Dayana Arrue, a DACA recipient from El Salvador, protests on...

Dayana Arrue, a DACA recipient from El Salvador, protests on Tuesday, Sept. 5, 2017, in Manhattan against ending DACA, which gave legal status to thousands brought to the U.S. illegally as children. Credit: Charles Eckert

New York City elected officials and immigration activists vowed Tuesday to fight President Donald Trump’s ending of an Obama-era policy that has provided legal status to thousands of undocumented immigrant students and young adults.

Mayor Bill de Blasio, speaking at news conference at City Hall, said he would “use every legal avenue” to defend New Yorkers affected by Trump’s decision to upend the Deferred Action for Childhood Arrivals program.

“This is a day of heartbreak for so many,” de Blasio said, as he stood surrounded by city Council members, union heads and religious leaders. “It is a terrifying moment for so many people who wonder if they’ll be allowed to stay in the only country they’ve known. The actions today by President Trump undermine a bond that has developed in this country between hundreds of thousands of people and all of the rest of us.”

New York Attorney General Eric Schneiderman, speaking at a rally at Foley Square in lower Manhattan, reiterated the state’s plan to sue the Trump Administration to preserve the DACA program that offers protected status to some 42,000 New Yorkers, including 30,000 New York City residents.

“Immigration has been and always will be the lifeblood of this state,” Schneiderman told a cheering crowd of several hundred.

The city and state’s pledges for legal action came as protesters took to the Manhattan streets Tuesday. There were at least 34 arrests, according to the NYPD. The mayor’s spokesman said in a Twitter post that protesters who cooperated with officers “will only be ticketed released without fingerprinting.”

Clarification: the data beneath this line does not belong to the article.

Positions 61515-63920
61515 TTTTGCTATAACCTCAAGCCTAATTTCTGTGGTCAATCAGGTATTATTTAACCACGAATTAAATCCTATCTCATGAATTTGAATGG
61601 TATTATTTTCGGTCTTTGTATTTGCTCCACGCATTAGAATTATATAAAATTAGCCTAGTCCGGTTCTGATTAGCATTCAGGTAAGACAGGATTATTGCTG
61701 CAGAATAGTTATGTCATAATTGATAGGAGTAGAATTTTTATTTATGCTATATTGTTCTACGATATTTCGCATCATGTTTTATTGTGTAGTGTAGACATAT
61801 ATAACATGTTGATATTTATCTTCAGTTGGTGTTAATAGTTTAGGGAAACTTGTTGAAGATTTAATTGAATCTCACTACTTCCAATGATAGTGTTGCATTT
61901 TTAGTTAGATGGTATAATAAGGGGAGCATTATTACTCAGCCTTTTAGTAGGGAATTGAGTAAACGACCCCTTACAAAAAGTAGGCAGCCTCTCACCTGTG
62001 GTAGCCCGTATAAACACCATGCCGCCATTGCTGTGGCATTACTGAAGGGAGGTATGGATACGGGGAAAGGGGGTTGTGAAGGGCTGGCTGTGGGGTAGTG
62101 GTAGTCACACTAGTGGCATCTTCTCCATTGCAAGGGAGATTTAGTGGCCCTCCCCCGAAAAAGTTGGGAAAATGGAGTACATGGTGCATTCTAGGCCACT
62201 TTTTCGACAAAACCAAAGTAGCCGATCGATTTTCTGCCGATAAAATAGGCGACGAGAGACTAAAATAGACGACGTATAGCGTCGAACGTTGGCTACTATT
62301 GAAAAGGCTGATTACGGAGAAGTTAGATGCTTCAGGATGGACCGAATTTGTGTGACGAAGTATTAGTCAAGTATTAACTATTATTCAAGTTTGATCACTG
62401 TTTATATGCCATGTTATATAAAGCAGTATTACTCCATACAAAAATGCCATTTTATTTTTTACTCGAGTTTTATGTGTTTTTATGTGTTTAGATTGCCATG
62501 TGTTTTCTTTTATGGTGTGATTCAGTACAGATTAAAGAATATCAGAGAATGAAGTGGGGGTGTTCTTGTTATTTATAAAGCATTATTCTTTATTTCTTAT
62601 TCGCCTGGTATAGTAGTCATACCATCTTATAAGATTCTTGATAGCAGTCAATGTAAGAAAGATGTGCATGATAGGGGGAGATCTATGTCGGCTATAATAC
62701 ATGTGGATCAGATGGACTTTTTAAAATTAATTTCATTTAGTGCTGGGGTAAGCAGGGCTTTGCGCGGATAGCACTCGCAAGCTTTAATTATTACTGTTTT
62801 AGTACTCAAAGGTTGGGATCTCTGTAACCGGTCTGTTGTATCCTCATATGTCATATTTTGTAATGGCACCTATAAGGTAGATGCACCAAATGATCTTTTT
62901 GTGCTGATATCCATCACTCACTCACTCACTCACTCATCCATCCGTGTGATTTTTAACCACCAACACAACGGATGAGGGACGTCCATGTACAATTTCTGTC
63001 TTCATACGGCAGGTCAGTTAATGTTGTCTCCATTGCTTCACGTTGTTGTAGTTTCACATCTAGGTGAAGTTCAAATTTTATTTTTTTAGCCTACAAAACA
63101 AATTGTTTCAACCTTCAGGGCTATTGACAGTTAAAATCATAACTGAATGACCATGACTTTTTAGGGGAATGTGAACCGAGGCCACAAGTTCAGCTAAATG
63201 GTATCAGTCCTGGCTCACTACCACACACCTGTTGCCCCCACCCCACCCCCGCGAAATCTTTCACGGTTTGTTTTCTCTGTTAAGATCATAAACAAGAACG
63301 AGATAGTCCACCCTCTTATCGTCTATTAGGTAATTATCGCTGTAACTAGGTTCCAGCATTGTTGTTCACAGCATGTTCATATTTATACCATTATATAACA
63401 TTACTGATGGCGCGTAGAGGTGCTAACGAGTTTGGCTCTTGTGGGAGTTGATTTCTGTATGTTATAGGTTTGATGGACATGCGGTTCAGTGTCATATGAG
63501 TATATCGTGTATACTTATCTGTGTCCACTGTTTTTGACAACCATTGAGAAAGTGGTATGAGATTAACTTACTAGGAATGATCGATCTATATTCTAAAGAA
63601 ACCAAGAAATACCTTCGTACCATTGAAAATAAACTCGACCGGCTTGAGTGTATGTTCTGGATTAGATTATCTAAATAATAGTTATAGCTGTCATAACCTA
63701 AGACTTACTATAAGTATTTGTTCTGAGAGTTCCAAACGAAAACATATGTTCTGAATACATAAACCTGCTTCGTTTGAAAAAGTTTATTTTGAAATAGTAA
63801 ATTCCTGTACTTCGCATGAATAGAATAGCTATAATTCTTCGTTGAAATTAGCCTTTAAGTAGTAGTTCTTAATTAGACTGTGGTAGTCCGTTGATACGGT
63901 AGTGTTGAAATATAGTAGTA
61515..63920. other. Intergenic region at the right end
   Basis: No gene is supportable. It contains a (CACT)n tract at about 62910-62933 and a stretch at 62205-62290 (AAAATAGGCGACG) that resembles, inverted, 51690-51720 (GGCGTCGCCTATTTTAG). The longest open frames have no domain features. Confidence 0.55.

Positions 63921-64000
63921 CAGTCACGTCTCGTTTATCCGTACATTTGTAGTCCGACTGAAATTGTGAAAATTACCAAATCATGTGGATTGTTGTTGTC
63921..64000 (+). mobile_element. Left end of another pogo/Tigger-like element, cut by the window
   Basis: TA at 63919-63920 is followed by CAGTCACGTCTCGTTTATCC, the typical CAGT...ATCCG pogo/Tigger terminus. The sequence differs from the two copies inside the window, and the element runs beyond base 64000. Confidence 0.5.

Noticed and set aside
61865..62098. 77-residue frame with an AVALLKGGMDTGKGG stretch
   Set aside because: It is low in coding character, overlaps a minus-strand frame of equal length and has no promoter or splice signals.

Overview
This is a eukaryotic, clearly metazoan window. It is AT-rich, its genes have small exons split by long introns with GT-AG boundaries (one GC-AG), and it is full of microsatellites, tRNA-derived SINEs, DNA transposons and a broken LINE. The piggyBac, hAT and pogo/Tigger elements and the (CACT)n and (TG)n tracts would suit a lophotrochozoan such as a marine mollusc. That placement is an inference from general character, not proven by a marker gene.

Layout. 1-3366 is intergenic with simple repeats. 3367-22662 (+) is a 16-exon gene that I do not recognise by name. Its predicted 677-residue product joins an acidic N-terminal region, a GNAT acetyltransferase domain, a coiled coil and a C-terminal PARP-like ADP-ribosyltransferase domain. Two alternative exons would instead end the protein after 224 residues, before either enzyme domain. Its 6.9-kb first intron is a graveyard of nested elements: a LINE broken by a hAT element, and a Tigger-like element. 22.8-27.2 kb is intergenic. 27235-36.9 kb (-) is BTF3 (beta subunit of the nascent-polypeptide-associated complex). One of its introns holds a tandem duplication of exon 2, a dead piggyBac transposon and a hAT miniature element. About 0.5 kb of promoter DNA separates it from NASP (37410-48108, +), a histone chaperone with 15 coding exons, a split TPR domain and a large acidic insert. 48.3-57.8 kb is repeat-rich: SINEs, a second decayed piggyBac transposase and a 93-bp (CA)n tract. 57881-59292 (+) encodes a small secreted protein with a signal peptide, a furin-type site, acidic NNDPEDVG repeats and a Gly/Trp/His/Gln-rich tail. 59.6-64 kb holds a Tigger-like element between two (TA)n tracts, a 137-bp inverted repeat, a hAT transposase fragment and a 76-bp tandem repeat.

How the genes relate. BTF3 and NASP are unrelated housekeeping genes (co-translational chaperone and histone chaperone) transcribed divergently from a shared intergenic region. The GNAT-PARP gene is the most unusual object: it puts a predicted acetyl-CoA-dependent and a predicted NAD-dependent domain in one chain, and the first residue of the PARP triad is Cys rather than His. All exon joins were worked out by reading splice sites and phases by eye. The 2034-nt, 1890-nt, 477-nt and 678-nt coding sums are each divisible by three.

Shouting “Undocumented! Unafraid” and “No Papers No Fear” some 200 protesters marched in front of Trump Tower Tuesday morning, at one point briefly shutting down traffic as nearly a dozen demonstrators joined hands to form a human chain across 56th Street and Fifth Avenue.

Among the demonstrators was Luis Chicaiza, 28, a DACA recipient from Hackensack, New Jersey who said he moved to the United States from Ecuador when he was 10. He now works at a Cheesecake Factory in New Jersey.

“Without DACA I wouldn’t be able to work, to drive, I wouldn’t be able to do anything,” Chicaiza said. “We’re not second-class citizens, we are human beings.”

Outside the New York Immigration Coalition’s midtown offices, immigration advocates and local politicians, including city Comptroller Scott Stringer and Public Advocate Letitia James, denounced the DACA repeal and called on Congress to act quickly.

“I still believe in the dream,” said James, who called the decision to end DACA “blatantly racist.”

At City Hall, Cardinal Timothy Dolan and Rev. Al Sharpton joined de Blasio in calling for a restoration of the protections offered under the DACA program. Both argued that those who were brought to the U.S. without legal status by their parents should not be villainized.

“As a pastor, I can tell you these Dreamers are not criminals, aliens . . . intruders . . . they are us. They are our people,” Dolan said. “To demonize them as threats or terrorists contradicts the Bible, America, New York and human decency.”

Sharpton recalled Trump’s past efforts to question former president Barack Obama’s U.S. citizenship, saying “You have a president who tried to discredit his predecessor’s documents . . . documents are not what he’s preoccupied with, bias and division is what he’s preoccupied with.”

With Matthew Chayes, Lisa L. Colangelo and Ivan Pereira

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